Benefits

Union Wage and Benefit Rates
Our training, productivity and work ethic mean we get the job done on time and on budget. This helps our contractors make money, which means we make money.

Members can receive a copy of the current wages and benefits we receive as part of our collective bargaining agreements, commonly known as our union contract, by contacting their Representative or Local Union office.

Free Training and Education
Everybody talks about the need for a skilled workforce in America. The UBC, the Regional Council and our signatory contractors aren’t just talking about it — we’re doing it. Whether it’s apprenticeship training or journey-level skill advancement, our training sets the industry standard for quality and productivity. Training is essential. It makes each of us more employable at better wages. It retains and expands our market share. It distinguishes us from nonunion competition. It helps us sign up more contractors and attract more workers to our crafts.

All of our training is free to members in good standing. We spend millions of dollars each year reinvesting in our skills, and it’s all paid for by us, as a union, out of payroll deductions. It doesn’t cost taxpayers a dime.

Member Assistance
As a member in good standing, you may have free access to confidential referrals, counseling and advice on a range of issues when you feel you’re in over your head. The Council’s member assistance plan offers counseling for medical, behavioral health and substance abuse.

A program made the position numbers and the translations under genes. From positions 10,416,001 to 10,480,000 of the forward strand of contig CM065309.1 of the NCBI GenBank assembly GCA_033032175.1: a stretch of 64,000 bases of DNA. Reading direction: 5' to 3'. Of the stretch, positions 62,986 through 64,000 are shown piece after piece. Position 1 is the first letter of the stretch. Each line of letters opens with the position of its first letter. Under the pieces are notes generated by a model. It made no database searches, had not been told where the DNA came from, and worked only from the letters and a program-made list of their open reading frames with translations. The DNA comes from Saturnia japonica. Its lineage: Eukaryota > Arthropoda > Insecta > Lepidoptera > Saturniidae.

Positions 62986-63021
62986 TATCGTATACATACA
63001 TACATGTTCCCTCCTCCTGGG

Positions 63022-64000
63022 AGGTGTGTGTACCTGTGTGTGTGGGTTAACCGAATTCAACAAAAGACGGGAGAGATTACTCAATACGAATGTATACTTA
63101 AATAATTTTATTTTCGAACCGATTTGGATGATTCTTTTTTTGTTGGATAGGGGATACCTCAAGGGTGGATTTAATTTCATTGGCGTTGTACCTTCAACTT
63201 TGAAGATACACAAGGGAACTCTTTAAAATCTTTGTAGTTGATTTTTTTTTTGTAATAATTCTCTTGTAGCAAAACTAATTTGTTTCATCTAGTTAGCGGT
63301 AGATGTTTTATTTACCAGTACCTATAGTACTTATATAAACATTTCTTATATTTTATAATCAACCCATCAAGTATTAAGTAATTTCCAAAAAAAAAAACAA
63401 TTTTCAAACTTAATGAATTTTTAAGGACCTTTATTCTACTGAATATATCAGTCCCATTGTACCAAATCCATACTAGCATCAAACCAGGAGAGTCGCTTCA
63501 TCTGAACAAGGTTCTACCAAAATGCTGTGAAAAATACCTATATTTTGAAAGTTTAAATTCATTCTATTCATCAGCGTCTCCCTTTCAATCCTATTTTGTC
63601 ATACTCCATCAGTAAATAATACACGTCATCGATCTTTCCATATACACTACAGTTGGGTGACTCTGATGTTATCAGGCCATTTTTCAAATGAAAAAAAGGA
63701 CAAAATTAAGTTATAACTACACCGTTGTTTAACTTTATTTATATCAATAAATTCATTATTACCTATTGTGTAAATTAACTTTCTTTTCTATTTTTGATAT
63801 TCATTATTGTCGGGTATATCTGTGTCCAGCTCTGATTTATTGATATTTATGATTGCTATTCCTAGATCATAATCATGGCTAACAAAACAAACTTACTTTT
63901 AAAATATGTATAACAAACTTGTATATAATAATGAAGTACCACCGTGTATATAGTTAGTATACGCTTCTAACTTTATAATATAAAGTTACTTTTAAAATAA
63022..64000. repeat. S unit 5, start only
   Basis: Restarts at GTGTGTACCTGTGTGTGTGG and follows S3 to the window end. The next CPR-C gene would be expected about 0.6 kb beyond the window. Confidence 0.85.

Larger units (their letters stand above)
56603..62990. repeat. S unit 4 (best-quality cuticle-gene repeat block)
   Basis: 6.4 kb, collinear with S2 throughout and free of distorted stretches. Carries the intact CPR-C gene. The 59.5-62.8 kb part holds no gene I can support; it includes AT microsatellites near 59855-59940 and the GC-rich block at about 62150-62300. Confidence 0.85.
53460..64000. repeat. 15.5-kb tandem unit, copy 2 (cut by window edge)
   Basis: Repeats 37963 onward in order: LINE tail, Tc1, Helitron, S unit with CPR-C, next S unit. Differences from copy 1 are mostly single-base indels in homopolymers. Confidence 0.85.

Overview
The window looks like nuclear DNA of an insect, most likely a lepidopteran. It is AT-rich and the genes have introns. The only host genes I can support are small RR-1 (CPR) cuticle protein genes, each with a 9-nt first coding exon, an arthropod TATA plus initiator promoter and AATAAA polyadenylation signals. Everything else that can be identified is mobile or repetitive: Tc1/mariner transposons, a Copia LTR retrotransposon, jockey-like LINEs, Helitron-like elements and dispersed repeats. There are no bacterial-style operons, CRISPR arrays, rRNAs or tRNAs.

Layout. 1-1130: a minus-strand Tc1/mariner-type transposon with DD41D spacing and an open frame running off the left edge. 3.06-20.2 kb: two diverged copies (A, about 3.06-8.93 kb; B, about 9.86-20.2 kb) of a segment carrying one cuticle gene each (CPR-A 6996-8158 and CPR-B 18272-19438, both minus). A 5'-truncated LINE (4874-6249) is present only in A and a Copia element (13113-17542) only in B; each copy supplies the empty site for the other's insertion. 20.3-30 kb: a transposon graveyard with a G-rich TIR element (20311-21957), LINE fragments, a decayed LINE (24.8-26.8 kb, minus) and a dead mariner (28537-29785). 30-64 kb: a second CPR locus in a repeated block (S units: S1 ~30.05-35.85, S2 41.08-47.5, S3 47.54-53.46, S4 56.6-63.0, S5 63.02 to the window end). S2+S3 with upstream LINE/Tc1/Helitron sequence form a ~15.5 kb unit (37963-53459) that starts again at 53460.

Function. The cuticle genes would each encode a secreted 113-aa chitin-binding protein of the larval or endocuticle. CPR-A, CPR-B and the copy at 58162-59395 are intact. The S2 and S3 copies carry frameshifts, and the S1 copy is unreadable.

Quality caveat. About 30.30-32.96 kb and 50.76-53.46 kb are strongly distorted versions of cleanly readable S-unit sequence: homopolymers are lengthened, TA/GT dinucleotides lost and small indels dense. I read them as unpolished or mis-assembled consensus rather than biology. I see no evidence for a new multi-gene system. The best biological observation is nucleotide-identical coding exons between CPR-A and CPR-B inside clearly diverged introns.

This plan is specifically available to those members who are served by the Carpenters and Joiners Welfare Fund, which services members in the Twin Cities, southern Minnesota, Iowa and Nebraska who are covered by the Wilson-McShane medical fund. The plan is overseen by a third-party administrator. For more information: T.E.A.M Workplace and Employee Services.

Retirement
Most members can look forward to two types of retirement:
A defined benefit pension and a defined contribution pension

Defined Benefit Pension
This is a traditional pension. Employers pay a specific amount of money into a trust fund for each hour you work. Once you retire you will receive a specific dollar amount every month — the “defined benefit”.

The amount of the benefit is determined by a formula based on how many years you worked, how many hours you worked each of those years, and a multiplier. You have to be vested to be eligible to collect a pension; vesting requires working a designated number of hours for at least five years.

The Regional Council intends to eventually merge pension funds so all members are covered by the same plan Council-wide. By merging funds and weeding out duplication in areas such as fund management and administrative overhead, we can cut costs and improve returns. That will make it possible to improve the health of the funds and improve your financial stability in your retirement.

Defined Contribution Pension
Most members also have a defined contribution pension. Employers deposit a specific amount of money directly into your personal account for each hour you work. Once you become vested (by working enough hours), the money remains in your personal account. You can designate how your money is invested. You can withdraw the money after you quit working in the craft, when you retire, or under other circumstances.